Disruptive. The buzzword that seems to be influencing our brand strategies more than any other word.

From boardrooms to coffee shops, it seems that this word has become an emphasis for how we relate to our audience. Somehow being disruptive has become desirable.

Business models can be disruptive. Both new-market and low-end disruptions occur at an industry-facing level. But disruptive business models don’t presume that the brand should be disruptive. Brands should never be designed to be disruptive.

Being disruptive isn’t a strategy. In fact, it’s an anti-strategy. Shock and awe brands fail to sustain their connection with real people because people don’t connect with disruption, they connect with delight.

Think about it. Do you want to be disrupted by a brand? Or would you rather be delighted. Which one of the “d” words draws you in?

Delight is about finding spaces beyond your brand promise to create joy and surprise.

Simply overachieving on the basic delivery of your brand experience doesn’t move the needle too far in deepening your relationship with your customers. Instead, it’s about finding intentional junctures in your involvement with your customers to create delight.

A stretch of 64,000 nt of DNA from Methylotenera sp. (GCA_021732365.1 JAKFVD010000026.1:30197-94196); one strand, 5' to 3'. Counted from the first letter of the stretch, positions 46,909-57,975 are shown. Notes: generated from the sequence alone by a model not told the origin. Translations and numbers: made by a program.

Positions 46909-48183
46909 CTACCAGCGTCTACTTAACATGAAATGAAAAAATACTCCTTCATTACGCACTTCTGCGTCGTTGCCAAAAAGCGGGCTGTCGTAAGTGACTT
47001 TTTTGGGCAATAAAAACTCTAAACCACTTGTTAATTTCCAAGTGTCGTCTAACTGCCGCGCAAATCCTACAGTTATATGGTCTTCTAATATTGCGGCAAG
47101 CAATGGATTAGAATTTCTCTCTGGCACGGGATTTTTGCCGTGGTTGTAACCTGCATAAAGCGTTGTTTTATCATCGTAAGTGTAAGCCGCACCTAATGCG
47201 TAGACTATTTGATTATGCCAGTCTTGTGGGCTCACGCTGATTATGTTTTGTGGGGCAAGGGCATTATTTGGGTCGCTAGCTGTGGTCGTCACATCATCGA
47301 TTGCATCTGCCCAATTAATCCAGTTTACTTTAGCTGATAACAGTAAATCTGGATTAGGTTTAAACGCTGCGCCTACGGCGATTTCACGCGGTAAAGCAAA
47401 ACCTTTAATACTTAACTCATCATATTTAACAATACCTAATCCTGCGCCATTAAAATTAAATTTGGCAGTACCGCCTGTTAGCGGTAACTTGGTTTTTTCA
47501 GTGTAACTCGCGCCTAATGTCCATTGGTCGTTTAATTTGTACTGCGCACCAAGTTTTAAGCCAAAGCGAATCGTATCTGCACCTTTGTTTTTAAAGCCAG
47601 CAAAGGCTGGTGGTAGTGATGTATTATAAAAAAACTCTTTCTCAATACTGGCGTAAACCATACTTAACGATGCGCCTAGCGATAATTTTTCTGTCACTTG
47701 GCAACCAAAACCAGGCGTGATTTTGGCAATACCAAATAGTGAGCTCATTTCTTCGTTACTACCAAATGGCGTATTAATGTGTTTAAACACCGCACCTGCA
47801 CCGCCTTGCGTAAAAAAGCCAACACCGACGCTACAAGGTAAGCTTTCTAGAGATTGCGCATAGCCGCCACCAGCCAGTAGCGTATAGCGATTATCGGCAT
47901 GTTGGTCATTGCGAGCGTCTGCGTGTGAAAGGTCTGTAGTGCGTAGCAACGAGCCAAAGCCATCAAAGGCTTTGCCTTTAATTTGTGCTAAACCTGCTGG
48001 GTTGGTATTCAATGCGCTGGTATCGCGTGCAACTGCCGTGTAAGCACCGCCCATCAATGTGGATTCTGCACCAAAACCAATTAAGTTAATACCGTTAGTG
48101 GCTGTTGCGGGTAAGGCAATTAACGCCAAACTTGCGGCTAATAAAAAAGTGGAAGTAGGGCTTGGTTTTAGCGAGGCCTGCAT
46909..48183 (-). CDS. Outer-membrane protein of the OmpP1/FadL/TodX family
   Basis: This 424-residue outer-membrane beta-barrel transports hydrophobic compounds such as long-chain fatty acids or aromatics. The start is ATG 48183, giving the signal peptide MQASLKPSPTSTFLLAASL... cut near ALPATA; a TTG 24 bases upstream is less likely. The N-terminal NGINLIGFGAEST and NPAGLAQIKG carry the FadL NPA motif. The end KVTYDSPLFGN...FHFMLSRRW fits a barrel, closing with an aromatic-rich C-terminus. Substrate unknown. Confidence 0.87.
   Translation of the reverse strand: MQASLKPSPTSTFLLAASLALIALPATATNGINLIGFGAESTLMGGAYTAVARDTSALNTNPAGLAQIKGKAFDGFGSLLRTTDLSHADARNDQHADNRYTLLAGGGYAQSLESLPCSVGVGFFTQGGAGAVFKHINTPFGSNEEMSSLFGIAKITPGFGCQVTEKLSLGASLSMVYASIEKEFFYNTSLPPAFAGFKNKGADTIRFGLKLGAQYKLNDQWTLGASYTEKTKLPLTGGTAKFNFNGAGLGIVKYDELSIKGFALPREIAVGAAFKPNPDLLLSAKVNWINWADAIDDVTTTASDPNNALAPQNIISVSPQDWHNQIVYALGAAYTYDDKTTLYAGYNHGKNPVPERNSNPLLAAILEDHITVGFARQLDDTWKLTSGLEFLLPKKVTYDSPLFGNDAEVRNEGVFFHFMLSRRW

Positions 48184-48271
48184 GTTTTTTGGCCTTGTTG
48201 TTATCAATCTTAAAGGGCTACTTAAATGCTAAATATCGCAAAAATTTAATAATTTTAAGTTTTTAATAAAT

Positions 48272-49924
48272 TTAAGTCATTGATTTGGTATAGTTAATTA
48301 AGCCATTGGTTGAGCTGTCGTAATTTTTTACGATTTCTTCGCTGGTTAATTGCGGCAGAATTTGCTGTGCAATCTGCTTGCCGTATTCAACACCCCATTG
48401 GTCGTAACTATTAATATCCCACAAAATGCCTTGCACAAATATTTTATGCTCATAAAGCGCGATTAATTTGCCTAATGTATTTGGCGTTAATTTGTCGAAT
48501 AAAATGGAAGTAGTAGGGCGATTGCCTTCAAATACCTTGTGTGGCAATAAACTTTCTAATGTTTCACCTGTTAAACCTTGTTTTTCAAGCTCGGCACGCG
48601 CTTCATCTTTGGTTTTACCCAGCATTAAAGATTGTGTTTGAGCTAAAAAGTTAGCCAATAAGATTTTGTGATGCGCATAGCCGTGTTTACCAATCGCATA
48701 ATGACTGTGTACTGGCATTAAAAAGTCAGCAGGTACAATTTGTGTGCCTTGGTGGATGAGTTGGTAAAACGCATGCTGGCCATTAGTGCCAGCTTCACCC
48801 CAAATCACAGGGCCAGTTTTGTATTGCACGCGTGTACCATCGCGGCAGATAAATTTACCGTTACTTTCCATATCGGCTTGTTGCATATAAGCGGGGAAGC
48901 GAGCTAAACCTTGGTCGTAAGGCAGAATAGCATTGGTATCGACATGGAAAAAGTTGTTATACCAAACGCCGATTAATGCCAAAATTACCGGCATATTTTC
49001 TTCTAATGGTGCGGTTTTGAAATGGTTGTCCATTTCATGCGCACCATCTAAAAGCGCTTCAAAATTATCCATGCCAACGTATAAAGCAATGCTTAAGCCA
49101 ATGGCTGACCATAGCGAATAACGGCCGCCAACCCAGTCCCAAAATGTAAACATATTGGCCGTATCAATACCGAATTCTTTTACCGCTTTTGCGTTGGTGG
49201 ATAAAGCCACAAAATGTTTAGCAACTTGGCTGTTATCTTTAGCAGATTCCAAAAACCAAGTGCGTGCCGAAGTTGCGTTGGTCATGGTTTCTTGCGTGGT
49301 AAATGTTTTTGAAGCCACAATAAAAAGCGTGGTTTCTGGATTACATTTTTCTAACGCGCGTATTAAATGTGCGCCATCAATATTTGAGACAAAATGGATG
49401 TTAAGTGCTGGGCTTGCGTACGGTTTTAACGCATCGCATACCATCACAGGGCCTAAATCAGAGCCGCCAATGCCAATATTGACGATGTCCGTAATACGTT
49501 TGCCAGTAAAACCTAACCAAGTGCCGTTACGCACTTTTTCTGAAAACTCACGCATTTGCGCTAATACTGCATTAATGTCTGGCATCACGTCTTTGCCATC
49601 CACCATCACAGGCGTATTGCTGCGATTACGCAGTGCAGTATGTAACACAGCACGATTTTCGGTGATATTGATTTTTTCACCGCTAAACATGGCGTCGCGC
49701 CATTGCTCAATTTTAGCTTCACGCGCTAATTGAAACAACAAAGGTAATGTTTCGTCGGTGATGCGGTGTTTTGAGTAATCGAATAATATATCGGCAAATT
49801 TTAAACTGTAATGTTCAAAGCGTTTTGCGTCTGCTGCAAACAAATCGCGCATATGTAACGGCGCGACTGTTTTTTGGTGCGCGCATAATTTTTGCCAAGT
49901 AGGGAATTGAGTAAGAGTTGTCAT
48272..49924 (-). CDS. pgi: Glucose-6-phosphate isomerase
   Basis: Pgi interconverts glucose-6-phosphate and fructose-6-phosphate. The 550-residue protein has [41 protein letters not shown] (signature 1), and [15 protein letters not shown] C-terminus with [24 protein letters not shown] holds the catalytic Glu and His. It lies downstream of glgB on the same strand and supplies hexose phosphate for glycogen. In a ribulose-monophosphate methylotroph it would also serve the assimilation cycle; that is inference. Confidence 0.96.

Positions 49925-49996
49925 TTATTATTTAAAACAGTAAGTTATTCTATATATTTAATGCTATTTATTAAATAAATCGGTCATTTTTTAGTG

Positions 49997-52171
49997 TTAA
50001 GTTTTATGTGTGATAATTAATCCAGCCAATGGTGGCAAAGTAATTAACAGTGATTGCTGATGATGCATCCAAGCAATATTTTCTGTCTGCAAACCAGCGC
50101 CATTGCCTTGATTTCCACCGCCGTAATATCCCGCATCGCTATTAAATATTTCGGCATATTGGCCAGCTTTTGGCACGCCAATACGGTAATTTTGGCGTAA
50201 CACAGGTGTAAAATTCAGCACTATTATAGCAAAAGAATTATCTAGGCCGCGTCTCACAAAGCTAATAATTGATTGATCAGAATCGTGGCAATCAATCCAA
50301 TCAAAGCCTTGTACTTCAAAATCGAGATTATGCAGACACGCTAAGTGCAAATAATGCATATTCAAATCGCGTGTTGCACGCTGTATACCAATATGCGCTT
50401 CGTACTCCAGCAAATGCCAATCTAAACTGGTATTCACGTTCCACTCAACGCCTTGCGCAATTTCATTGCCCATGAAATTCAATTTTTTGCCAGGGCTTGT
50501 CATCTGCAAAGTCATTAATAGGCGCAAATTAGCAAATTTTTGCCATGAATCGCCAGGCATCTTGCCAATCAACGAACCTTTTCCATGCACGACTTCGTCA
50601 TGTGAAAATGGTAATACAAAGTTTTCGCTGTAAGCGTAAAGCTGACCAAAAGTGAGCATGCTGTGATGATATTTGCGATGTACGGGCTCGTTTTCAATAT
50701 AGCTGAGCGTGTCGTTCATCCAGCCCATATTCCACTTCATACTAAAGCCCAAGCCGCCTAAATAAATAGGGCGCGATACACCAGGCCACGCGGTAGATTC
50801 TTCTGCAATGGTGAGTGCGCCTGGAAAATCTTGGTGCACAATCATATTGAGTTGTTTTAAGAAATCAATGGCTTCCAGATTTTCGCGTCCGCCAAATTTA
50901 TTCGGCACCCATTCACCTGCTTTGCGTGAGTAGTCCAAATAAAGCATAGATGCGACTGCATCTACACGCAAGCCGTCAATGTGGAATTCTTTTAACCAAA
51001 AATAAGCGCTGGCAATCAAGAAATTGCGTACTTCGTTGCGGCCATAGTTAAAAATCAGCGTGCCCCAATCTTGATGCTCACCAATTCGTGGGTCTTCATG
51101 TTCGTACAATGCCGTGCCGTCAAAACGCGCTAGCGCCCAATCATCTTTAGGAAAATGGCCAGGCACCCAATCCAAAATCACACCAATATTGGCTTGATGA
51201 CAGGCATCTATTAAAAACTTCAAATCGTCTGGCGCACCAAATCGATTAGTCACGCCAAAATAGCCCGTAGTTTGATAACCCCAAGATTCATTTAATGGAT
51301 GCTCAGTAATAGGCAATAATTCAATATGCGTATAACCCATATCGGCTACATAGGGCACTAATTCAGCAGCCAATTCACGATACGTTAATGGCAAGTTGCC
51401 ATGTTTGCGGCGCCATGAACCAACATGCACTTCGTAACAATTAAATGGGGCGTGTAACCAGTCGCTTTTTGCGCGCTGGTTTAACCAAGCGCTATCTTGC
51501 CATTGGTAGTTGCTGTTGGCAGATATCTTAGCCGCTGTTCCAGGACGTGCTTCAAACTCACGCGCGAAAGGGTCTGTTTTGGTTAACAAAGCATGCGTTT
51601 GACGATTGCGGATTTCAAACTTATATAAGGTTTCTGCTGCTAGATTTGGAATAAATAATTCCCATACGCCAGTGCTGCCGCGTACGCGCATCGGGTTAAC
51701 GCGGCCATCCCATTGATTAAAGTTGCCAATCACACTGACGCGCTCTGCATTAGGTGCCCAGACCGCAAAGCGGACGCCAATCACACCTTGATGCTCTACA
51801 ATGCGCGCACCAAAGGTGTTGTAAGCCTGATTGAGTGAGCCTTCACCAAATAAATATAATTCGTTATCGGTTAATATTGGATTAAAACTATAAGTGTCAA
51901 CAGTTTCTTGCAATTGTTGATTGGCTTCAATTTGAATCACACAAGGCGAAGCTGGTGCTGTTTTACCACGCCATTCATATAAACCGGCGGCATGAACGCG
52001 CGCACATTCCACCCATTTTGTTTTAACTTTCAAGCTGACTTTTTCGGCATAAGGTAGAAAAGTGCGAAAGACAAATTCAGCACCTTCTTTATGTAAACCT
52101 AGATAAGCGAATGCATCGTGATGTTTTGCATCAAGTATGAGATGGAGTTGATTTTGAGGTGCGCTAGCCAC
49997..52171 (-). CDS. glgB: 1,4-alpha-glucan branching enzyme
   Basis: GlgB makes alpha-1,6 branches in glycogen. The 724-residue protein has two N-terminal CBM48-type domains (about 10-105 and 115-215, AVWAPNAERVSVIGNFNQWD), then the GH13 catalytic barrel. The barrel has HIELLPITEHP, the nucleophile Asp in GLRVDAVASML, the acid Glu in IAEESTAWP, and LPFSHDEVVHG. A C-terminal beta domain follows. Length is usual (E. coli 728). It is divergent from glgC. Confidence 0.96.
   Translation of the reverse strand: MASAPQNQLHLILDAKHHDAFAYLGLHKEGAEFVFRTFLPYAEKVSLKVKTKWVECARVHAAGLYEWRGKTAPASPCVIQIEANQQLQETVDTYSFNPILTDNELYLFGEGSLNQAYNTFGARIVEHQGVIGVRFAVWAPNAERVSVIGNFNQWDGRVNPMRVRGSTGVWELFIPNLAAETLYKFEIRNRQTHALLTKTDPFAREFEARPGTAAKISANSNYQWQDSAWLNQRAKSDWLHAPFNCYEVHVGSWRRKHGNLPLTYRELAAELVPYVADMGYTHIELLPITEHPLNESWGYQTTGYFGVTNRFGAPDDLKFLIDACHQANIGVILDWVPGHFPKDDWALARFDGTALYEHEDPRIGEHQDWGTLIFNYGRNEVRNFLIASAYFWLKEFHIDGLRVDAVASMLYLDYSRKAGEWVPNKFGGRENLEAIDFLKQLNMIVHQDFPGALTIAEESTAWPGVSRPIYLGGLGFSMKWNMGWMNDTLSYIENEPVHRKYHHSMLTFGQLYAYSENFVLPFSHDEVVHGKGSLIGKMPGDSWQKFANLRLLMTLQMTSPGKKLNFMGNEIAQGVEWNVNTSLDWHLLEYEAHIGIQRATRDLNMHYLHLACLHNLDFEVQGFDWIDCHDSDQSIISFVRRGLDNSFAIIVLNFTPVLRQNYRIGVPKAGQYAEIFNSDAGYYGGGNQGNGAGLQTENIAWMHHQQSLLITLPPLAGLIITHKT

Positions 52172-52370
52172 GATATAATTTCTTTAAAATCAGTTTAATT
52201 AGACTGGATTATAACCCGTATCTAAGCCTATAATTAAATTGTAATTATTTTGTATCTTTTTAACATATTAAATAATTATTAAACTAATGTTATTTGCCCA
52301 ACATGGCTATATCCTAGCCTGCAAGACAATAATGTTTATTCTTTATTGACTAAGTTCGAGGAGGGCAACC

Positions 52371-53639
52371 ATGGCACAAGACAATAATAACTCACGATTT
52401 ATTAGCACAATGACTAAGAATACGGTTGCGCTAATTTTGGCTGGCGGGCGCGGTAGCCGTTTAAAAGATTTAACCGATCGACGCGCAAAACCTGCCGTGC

Send 10 customers a personal ‘just because’ gift. Include your audience on the design of a new product and show them how their input was used. Give a surprise 5% discount on the next invoice.

The point is to define the moment of delight and align your brand to release it to your audience.

It doesn’t have to be large. It doesn’t have to be expensive. It just has to be intentionally about strengthening the bond between your brand and your audience through delight.

Don’t be disruptive. Be intentional about delight.